The NYT provides charts and article as well. (hat tip reader kuros)
Layoffs have arrived in force, like a wrenching second act in the unfolding crisis. In just the last two weeks, the list of companies announcing their intention to cut workers has read like a Who’s Who of corporate America: Merck, Yahoo, General Electric, Xerox, Pratt & Whitney, Goldman Sachs, Whirlpool, Bank of America, Alcoa, Coca-Cola, the Detroit automakers and nearly all the airlines.
When October’s job losses are announced on Nov. 7, three days after the presidential election, many economists expect the number to exceed 200,000. The current unemployment rate of 6.1 percent is likely to rise, perhaps significantly.
“My view is that it will be near 8 or 8.5 percent by the end of next year,” said Nigel Gault, chief domestic economist at Global Insight, offering a forecast others share. That would be the highest unemployment rate since the deep recession of the early 1980s.
Companies are laying off workers to cut production as consumers, struggling with their own finances, scale back spending. Employers had tried for months to cut expenses through hiring freezes and by cutting back hours. That has turned out not to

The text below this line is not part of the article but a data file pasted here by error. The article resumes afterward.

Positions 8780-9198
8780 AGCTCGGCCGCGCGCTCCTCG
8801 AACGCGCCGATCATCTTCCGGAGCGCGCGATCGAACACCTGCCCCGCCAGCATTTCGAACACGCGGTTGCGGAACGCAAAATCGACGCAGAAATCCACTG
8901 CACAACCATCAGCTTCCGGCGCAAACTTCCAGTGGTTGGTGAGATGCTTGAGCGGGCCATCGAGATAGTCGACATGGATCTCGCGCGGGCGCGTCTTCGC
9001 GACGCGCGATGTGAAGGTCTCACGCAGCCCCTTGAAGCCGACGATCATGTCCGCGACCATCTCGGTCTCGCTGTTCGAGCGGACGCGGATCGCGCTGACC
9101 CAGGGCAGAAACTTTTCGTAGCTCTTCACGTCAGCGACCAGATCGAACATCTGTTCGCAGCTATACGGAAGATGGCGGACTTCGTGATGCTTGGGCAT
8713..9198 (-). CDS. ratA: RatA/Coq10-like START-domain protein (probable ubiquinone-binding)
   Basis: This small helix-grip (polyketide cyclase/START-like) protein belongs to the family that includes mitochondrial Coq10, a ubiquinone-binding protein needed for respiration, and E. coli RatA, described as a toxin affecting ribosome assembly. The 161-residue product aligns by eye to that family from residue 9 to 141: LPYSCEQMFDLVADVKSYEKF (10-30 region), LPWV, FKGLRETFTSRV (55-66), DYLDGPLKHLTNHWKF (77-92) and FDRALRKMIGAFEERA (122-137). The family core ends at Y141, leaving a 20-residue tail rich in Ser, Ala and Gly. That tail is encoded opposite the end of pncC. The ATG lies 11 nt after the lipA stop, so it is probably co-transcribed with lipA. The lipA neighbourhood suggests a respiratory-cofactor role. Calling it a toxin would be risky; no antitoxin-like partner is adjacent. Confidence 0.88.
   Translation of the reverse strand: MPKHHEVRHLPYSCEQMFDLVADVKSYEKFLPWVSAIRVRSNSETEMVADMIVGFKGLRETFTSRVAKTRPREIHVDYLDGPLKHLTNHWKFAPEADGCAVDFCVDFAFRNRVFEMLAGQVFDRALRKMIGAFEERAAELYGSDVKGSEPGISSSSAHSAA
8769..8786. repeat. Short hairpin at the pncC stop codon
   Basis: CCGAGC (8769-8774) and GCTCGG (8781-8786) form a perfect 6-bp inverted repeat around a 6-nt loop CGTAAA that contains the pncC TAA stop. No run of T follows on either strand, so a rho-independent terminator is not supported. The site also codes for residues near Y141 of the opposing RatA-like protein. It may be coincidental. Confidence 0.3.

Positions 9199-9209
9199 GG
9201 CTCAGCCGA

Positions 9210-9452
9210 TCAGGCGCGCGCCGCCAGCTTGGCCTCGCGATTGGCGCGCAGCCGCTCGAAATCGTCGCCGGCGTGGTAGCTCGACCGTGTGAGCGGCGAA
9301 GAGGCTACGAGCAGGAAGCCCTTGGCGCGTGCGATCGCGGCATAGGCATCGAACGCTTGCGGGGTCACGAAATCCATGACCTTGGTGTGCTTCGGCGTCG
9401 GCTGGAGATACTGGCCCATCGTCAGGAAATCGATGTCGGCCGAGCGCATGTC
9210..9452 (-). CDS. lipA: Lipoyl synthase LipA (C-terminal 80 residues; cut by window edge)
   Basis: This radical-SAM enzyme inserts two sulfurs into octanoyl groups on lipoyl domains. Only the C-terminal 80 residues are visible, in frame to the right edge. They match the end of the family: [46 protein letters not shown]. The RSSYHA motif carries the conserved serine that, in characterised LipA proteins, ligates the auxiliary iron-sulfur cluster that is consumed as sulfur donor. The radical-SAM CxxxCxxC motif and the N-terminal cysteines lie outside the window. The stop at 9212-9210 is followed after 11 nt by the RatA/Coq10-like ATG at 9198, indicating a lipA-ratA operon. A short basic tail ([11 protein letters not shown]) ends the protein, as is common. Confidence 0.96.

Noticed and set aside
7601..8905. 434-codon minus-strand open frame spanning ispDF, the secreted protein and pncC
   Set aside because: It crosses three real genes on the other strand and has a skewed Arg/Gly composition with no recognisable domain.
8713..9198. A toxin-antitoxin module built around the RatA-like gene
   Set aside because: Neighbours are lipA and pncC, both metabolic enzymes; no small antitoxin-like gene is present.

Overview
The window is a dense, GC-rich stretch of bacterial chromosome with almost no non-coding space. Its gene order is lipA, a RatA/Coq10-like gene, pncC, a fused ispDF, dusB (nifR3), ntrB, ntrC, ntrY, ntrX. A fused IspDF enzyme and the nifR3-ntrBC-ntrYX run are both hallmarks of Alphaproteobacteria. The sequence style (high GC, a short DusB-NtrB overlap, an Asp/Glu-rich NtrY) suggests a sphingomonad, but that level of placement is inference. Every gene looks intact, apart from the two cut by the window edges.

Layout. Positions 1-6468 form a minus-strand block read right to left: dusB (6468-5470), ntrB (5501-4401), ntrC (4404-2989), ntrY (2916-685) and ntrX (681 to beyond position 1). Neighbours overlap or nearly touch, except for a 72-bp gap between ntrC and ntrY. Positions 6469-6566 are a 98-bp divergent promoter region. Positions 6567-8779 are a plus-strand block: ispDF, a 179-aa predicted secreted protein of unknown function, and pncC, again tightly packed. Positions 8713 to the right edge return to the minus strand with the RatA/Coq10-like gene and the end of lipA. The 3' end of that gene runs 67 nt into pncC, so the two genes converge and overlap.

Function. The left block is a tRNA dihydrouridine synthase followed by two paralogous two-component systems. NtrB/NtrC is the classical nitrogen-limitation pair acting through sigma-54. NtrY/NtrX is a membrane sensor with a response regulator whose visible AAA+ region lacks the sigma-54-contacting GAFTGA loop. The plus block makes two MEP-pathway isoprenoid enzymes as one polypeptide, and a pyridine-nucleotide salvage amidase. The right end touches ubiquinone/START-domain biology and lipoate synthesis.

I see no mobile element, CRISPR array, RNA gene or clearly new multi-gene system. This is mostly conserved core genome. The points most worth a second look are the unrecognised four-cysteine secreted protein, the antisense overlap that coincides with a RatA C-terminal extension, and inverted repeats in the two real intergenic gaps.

be enough, and with earnings down sharply in the third quarter, corporate America has turned to layoffs.
I have noticed that people in various circles I travel still avoid actually talking about economics, as if it is a “math and my checkbook” emotional response or something they find too esoteric. As if what they do is not arcane enough to the rest of the world, or they are insulated so far from the fall out and will wait to see.
They are smart and knowledgeable yet willfully oblivious to possible repercussions except for a sense of worry that is kept vague, or rigidly kept in a political framework of party, “economic school” in the broadest sense of market or not, or personal finance. All political persuasions. I want to emphasize that if I can learn, so can any reader pay enough attention to follow the arguments and the feedback. Politicized talking points in comments get us nowhere … take the next step in comments and follow through to reasoned argument. We will need it.
think voters would like to be serious, but don’t know how. And the media doesn’t provide them with a way to be serious–serving as trusted intermediaries to tell Americans about candidates’ likely policies and their likely effects is the last thing from reporters’ minds. Recall New York Times editor Jill Abramson’s sorry excuse that the Times hadn’t run stories about issues because the reporters competent to cover policy substance were all dragged off to write about the financial crisis.
(Quote from Brad Delong’s post that Ken Houghton links)
Update 2: Then again,Dick Cheney’s sunglass reflection get more hits by a wide margin.